Have you ever found yourself lying awake at night and worried about cancer? If you have, Lana Schwarcz is a must see!
Lana Schwarcz - the red haired comedian from across the ditch - got cancer. Breast cancer for that matter. And she is here to tell the tale in her most recent one woman show, 'Lovely Lady Lump' on now at the Gryphon Theatre for the 2016 Fringe Festival.
Busting myths and busting her bust, puppeteer and actress extraordinaire, Schwarcz takes the power away from the dreaded ‘C’ word and removes the taboo around the tits. Uproariously funny, devastating and heartfelt, Lana Schawarcz doesn’t want her audience to have a good beside manner – she wants us to behave as badly as she does, and remove the fear of our cancer anxieties while doing so. Schawarcz does us all a favour and gives it to us straight. Using overhead voices, puppetry, very clever projected graphics, dance, dream segments and the occasional un-striptease, Lana’s creative and honest telling of her story is one that everyone should see, whether effected personally by cancer or not.
"It will leave you laughing to tears and crying tears"
From the minute we first encounter Schwarcz onstage, it's all on show – literally. Lana gets the girls out from the word go and expresses no remorse in doing so. "Spoiler alert: I survived" Lana cackles, deliberately breaking the fourth wall with her audience. "Usually it’s a climax but not tonight" she admits. This act sets the tone for the night where sometimes you find yourself laughing where you least expect. We know Schwarcz is going to take us on - dare I say it - a journey, into her experience with cancer. Just, as she says, never use the expression "Journey" to a cancer patient to describe the "Journey" of cancer “because it sounds like you are going somewhere – I was going somewhere – I was on the journey of my life. A more accurate description would be a hostage taking or terrorist attack.”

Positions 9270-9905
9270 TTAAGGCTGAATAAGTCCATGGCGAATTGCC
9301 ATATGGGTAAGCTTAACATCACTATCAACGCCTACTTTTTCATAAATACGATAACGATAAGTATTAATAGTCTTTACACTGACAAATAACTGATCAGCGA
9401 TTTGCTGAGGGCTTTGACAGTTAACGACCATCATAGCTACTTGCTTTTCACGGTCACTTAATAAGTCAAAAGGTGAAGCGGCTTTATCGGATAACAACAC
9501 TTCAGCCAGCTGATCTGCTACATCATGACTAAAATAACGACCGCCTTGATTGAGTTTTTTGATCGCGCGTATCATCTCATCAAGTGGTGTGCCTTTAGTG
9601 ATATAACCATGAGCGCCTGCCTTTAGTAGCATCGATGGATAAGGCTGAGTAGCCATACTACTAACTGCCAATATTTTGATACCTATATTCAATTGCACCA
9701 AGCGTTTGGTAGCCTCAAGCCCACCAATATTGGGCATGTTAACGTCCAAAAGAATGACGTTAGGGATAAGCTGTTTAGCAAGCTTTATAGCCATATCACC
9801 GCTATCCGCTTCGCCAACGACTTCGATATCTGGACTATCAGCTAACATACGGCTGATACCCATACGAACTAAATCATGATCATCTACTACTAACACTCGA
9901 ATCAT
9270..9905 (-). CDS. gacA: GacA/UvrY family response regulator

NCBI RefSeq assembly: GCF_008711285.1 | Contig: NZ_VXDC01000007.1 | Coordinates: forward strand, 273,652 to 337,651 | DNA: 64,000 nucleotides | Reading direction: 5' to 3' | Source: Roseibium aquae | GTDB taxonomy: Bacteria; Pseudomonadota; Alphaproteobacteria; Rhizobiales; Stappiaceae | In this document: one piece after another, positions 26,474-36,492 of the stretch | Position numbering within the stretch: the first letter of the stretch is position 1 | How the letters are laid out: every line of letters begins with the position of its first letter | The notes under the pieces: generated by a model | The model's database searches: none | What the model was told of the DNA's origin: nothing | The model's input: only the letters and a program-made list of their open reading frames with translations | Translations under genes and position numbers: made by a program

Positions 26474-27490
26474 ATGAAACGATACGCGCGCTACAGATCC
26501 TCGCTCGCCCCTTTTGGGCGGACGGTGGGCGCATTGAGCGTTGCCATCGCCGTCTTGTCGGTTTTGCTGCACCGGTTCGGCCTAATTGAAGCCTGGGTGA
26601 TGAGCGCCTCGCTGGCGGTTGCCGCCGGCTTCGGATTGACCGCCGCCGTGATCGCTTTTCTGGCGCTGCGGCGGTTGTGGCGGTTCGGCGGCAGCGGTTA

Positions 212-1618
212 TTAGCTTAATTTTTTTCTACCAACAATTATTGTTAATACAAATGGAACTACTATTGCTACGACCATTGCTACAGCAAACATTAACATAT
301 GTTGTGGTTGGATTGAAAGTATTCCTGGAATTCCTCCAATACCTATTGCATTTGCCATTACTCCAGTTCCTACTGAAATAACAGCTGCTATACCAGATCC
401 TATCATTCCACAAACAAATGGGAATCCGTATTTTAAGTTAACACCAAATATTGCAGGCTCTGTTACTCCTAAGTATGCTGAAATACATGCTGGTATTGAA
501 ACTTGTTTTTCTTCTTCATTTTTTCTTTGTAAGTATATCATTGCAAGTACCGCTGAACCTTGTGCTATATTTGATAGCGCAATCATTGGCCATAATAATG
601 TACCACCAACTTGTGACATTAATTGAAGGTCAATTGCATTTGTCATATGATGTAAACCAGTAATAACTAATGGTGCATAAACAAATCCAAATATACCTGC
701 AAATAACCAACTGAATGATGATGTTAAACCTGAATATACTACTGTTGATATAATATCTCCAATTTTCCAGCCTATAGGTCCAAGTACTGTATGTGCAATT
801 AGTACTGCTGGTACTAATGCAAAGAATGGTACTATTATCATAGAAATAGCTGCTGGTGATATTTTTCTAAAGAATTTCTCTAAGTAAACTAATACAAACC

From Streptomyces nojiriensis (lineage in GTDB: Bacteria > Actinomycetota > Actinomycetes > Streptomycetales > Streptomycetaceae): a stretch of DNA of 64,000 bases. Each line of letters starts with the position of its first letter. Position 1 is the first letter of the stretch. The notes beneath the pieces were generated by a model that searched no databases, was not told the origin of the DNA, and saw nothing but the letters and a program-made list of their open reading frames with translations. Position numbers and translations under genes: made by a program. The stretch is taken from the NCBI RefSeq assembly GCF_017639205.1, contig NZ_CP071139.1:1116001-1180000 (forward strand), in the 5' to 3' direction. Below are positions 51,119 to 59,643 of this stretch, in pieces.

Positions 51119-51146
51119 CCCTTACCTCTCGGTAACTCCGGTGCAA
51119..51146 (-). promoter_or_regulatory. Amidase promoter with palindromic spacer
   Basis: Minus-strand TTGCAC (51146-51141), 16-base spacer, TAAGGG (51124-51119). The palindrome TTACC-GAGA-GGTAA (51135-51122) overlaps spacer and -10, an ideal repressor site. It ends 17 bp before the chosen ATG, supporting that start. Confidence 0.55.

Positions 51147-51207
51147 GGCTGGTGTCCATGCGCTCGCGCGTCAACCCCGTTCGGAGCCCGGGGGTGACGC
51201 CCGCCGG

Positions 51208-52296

Schwarcz gives us a play where there are no-holds-barred. After all, this is a story about what people usually never talk about, let alone on stage: the private relationship with their bodies that can sometimes, through “bad luck”, go wrong even through it is not 'bad' luck as Lana points out because one in eight of us will get breast cancer.
"Uproariously funny, devastating and heartfelt, Lana Schawarcz doesn’t want her audience to have a good beside manner – she wants us to behave as badly as she does"
As we see her impersonate the people she meets along the way and explain the hum-drum challenges she encounters (such as having her cancer diagnosed one week into her home renovations) we are shown the less discussed downside of the illness. Part of the hardship of cancer is the practical elements – the everyday struggle. Schwarcz wants us to know that it can be brutal. Running out of money, the faces people make, your builder who is more upset about his breakup. The experience waiting in particular is painful. Schwarcz describes her experience waiting for test results that were supposed to arrive in 24 hours, which ended up taking 4 days. We cringe outwardly as we experience the agony of it with Schwarcz.
The other mundane difficulty, besides people and the platitudes they speak to try and provide comfort, is (from Schwarcz experience) the repetition of Radiation treatment. In one of the cleverest motifs of the play, Schwarz stands with her hands above her head and has her left breast ‘radiated’ through the projections on the screen. I cannot speak as to whether this is factually accurate or not. What matters is the vulnerability we feel for Schwarcz, and the pain in hearing her crack bad jokes again and again to the oncologist, trying to stay sane and funny.
"It is the uncertainty of cancer that Schwarcz points out, is the real killer"
Schwarcz tackles a difficult topic head on and succeeds. While the latter stages of the play lag a little, it feels appropriate. This is not a quick and overly polished production, but neither should it be. The messiness, the slowed drag, never ending sentence, the endless therapy, the promise of a near certain end should the cancer not be treated – these are all real. And this play is, more than anything else, about being real. It walks that thin line between being funny, cheeky and deeply tragic. Nothing is certain, least of all Schwarz. And it is the uncertainty of cancer that Schwarcz points out, is the real killer.
Go and see Lovely Lady Lumps – it will leave you laughing to tears and crying tears. It will remind you that we all have the ability to take the power back from our fears if we just laugh at them or at least with them.